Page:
The best optical performance is obtained when using a curved reflector. Depending on the curvature, many different types of beams can be created. A curved reflector may be cylindrical, parabolic, elliptical, hyperbolic, or some other contour to suit a particular application. The circular and parabolically shaped reflectors are the ones most commonly used.

The most important optical property of a parabolic reflector is that a point source of light placed in its focus will produce a parallel beam of reflected rays with the greatest intensity in its center. If the light source is not at the focus but in front or behind it, the reflected rays are no longer parallel. Thus, by choosing the position of the light source relative to the focus point, the desired beam shape (narrow to wide) can be created. Since a lamp is never a real point source, deviations from the theoretical beam shape for a point light source as sketched above will always occur. The smaller the light source relative to the size of the reflector, the more accurately can the beam be shaped.

Faceted Reflectors

Smooth-curved reflectors have to be produced to a high degree of accuracy, because even small deviations from their intended shape will produce undesirable discontinuities in their light distribution (striations). This will not occur with a faceted reflector. A faceted reflector consists of a number of adjacent, plane or curved, facets that together approximate a curve that is an approximation of a parabolic curve. The width of beam produced by the faceted reflector is somewhat greater than that of a smooth-curved reflector.


Refractors are used to create the desired luminaire light distribution by passing the light from the source through a refractor (Fig. 3). The angle through which the light is bent is dependent on both the shape of the refractive material and its refractive index (Snell’s law).
Luminaires, Fig. 3

Bending of light by refraction from the incident angle to the refraction angle

$$ \frac{ \sin \left({\alpha}_i\right)}{ \sin \left({\alpha}_r\right)}=\frac{n_{air}}{n_{material}} $$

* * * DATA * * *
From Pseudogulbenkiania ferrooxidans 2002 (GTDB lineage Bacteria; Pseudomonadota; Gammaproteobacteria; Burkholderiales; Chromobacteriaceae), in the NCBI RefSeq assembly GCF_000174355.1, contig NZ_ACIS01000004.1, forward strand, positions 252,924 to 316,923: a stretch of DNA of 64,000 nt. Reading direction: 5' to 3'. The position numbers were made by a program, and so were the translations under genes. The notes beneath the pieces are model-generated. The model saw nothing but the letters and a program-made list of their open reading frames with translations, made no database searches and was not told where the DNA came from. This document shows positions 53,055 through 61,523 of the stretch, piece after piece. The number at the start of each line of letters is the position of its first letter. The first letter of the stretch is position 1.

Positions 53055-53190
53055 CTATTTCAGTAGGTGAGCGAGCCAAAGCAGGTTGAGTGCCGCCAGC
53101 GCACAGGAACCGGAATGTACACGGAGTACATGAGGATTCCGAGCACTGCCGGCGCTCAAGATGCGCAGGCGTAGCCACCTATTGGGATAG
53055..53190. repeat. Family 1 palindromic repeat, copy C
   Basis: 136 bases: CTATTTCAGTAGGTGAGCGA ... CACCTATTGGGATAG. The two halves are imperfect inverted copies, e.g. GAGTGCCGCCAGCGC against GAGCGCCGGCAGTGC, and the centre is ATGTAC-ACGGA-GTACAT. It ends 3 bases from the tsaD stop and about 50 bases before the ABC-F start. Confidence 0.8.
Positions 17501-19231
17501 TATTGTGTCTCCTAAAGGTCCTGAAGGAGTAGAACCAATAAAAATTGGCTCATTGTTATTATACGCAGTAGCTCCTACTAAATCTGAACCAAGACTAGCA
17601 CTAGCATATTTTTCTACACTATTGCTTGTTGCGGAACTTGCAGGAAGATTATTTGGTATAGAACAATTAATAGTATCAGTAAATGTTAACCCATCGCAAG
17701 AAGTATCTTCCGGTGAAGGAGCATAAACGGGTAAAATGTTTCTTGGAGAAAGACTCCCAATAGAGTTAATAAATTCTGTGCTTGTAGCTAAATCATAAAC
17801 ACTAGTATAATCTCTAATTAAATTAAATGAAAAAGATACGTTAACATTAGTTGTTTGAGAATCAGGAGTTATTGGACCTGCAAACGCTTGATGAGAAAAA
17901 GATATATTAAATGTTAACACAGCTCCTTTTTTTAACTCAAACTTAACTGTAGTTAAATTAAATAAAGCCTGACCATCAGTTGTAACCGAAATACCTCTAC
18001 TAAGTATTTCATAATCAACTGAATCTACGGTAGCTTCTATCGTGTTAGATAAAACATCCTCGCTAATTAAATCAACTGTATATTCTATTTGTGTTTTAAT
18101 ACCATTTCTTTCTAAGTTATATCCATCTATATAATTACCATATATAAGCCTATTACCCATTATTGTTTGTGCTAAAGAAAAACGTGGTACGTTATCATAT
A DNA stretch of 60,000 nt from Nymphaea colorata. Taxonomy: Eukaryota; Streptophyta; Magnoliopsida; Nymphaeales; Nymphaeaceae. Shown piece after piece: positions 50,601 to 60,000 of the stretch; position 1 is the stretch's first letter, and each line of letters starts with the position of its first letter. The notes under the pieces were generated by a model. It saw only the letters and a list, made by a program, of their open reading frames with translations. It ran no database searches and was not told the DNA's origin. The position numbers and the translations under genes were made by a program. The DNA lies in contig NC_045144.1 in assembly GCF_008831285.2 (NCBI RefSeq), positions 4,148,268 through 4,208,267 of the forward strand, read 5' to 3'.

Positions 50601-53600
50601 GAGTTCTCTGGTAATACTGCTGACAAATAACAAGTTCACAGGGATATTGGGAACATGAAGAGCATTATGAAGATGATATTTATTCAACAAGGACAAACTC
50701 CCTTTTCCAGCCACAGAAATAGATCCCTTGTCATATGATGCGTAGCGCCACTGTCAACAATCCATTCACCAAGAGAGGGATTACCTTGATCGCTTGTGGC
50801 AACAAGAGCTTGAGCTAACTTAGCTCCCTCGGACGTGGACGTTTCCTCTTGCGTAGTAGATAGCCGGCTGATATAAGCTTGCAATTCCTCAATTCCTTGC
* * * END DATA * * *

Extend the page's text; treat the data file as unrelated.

Refracting devices are either lenses or prisms. The type of refractor most commonly employed in indoor lighting is the lens found in tubular fluorescent-lamp luminaires intended for general lighting. It consists of a horizontal plastic panel which is mounted just below the lamp. The panel is flat on the top and has a special pyramidal (prism) or lens structure on the underside, which directs the light in certain directions and reduces the brightness under specific angles. Where in the past prismatic controllers were used, we see today more advanced lens-type refractors that give more accurate possibilities to shape the light distribution. These types of refractors are also used to produce LED luminaires for general indoor lighting and for road lighting (Fig. 4). Refracting glass bowls were in the past sometimes used for high-pressure mercury and sodium road-lighting luminaires. They have become obsolete because they are heavy, but more so because lighting control in the upward direction, and therefore control of light pollution, is not easily attainable.
Luminaires, Fig. 4

Micro-lens type of refractor for a LED luminaire for general indoor lighting


Translucent diffusers enlarge the apparent size of the light source. They scatter the light of the lamp in all directions without defining its light distribution. They serve mainly to reduce the brightness of the luminaire and thus the glare created by it. Diffusers are made of opal glass or translucent plastic, commonly acrylic or polycarbonate. The material should be such that it scatters the light while producing the minimum amount of absorption.


Screening the Lamp from Direct View

Screening is employed to hide the bright lamp or lamps from direct view. The higher the brightness (luminance) of the lamp, the stricter the requirements for the shielding.

The luminaire reflector housing itself, or a built-in baffle, can provide the screening function (Fig. 5). When the sole purpose of the louvre is to shield the lamp from view, diffuse-reflecting material is used, such as a white-plastic louvre or, in the case of floodlights, matt-black metal rings (Fig. 6).
Luminaires, Fig. 5

Lamp shielding by the reflector itself (left) and by an internal baffle (right)

Luminaires, Fig. 6

Simple louvre (left) to shield the lamp in a fluorescent-lamp luminaire and (right) a floodlight louvre

Shielding devices are often combined with the function of defining the light distribution, in which case highly reflective material is used for the louvre.

Color Filters